Lawyers argue Takeda hid Actos bladder cancer danger to protect profits

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by Heygood Orr and Pearson

Lawyers in the first Actos lawsuit to go to trial stated in their closing arguments last week that Takeda Pharmaceuticals hid the drug’s risk of causing bladder cancer from patients in order to protect billions of dollars in sales. More than 3,000 Actos users have filed lawsuits against Takeda alleging that they developed bladder cancer after using the diabetes drug.

The lawsuit currently underway was filed by Jack Cooper, a former cable worker who was diagnosed with bladder cancer in November 2011 after taking Actos to treat diabetes. Cooper’s lawsuit is one of many that have been gathered in a Los Angeles, California court. Other Actos cases are scheduled to be heard in Illinois. More than 1,200 Actos lawsuits have also been consolidated in Louisiana for information exchange before the first case goes to trial in 2014.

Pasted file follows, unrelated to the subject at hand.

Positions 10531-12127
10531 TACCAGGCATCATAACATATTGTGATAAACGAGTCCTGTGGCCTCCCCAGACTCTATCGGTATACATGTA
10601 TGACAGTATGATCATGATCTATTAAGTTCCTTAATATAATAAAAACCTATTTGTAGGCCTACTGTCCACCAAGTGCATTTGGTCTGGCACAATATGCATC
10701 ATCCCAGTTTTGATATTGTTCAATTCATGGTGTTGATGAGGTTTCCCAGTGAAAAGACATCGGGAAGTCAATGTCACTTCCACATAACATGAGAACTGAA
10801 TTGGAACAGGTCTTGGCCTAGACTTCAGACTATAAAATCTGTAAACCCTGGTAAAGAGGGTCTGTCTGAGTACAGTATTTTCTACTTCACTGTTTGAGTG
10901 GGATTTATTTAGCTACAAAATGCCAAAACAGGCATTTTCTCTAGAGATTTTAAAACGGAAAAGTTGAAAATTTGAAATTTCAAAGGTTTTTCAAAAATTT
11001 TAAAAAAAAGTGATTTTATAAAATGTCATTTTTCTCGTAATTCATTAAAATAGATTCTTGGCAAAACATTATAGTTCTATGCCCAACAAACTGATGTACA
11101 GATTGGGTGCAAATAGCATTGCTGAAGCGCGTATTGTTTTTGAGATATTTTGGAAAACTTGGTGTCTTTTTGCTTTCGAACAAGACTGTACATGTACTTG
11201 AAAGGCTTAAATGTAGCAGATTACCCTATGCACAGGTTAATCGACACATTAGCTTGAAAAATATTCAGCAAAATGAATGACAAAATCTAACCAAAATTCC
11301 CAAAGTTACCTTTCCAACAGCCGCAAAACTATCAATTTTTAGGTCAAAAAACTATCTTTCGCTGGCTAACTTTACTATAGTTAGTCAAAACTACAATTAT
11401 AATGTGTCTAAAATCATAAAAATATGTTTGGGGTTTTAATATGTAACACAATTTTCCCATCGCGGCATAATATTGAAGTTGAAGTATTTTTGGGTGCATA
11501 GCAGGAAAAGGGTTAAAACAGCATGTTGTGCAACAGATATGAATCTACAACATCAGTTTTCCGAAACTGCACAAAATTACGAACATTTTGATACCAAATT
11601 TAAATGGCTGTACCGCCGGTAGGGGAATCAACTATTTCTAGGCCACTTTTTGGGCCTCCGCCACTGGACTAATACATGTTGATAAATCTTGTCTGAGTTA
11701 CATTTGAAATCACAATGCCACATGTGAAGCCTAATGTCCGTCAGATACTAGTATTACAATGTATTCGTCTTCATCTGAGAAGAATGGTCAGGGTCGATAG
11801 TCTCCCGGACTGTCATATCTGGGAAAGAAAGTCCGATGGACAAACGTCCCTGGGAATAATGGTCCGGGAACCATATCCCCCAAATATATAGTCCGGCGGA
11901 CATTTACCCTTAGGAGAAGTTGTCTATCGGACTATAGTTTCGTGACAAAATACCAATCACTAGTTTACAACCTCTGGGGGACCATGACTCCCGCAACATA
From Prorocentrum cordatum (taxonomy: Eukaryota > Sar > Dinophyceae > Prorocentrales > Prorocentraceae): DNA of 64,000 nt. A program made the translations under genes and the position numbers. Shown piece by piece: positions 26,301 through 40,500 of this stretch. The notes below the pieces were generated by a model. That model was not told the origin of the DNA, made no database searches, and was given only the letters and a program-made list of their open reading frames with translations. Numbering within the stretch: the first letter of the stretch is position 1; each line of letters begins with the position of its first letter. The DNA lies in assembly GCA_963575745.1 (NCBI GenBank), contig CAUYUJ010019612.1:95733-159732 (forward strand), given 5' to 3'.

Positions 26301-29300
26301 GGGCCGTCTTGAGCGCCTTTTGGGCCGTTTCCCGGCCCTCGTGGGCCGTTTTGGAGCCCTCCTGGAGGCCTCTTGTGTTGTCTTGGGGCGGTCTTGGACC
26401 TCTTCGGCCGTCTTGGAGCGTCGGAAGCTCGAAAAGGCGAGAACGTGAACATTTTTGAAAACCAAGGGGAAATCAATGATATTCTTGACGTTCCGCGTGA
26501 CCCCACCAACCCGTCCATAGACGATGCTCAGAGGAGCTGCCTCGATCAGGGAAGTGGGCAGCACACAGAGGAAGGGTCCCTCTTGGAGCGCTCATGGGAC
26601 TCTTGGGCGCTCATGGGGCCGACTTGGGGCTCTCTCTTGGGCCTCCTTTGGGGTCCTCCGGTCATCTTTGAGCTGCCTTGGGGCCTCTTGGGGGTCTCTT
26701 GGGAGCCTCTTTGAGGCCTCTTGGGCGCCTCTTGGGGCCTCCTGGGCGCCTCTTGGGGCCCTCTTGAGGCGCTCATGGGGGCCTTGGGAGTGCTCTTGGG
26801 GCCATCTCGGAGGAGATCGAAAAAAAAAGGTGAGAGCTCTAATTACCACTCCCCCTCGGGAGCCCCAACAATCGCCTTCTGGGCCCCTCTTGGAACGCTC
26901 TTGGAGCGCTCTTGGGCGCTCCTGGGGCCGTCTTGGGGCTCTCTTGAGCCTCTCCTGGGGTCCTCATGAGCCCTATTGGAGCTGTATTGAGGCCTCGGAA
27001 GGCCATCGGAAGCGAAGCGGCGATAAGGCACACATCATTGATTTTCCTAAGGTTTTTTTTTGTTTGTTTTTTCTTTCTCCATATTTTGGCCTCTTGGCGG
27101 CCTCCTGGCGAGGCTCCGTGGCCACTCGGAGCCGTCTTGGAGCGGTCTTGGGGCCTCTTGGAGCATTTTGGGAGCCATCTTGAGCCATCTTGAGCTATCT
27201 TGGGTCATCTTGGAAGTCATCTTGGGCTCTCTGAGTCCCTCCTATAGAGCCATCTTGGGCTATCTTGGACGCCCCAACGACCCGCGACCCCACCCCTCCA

Widespread concern about the link between Actos and bladder cancer arose in June 2011, when the Food and Drug Administration issued a warning that patients who undergo long-term diabetes treatment with Actos may face an increased risk of developing bladder cancer. In 2012, health officials in France and Germany recalled Actos because of the drug’s link to an increased bladder cancer risk.

According to lawyers representing Cooper, FDA officials asked Takeda in 2005 and 2006 to issue updated warnings about the health risks of Actos. Cooper’s lawyers argued that Takeda chose not to issue an updated Actos warning at that time because it could jeopardize the huge profits that the drug was generating for the company.